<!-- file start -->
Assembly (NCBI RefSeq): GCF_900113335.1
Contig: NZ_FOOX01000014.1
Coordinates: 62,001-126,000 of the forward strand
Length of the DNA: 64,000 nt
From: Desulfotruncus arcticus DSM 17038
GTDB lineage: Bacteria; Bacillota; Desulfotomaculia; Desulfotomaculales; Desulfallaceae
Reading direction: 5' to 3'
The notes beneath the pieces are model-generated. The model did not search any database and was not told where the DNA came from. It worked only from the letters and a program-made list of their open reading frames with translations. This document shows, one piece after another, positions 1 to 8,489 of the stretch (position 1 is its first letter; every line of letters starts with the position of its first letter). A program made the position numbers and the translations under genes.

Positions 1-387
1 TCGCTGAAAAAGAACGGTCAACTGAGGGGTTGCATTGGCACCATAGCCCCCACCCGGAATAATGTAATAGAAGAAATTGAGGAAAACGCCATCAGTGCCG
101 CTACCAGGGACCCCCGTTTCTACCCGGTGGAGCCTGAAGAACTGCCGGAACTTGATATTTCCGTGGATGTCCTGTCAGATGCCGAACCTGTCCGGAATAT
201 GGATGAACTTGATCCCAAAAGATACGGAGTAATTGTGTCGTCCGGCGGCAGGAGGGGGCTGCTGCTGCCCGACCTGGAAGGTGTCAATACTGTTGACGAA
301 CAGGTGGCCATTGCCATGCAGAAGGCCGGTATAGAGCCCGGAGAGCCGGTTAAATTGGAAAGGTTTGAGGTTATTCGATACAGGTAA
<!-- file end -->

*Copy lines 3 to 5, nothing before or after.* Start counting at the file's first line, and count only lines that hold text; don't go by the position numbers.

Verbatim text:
Coordinates: 62,001-126,000 of the forward strand
Length of the DNA: 64,000 nt
From: Desulfotruncus arcticus DSM 17038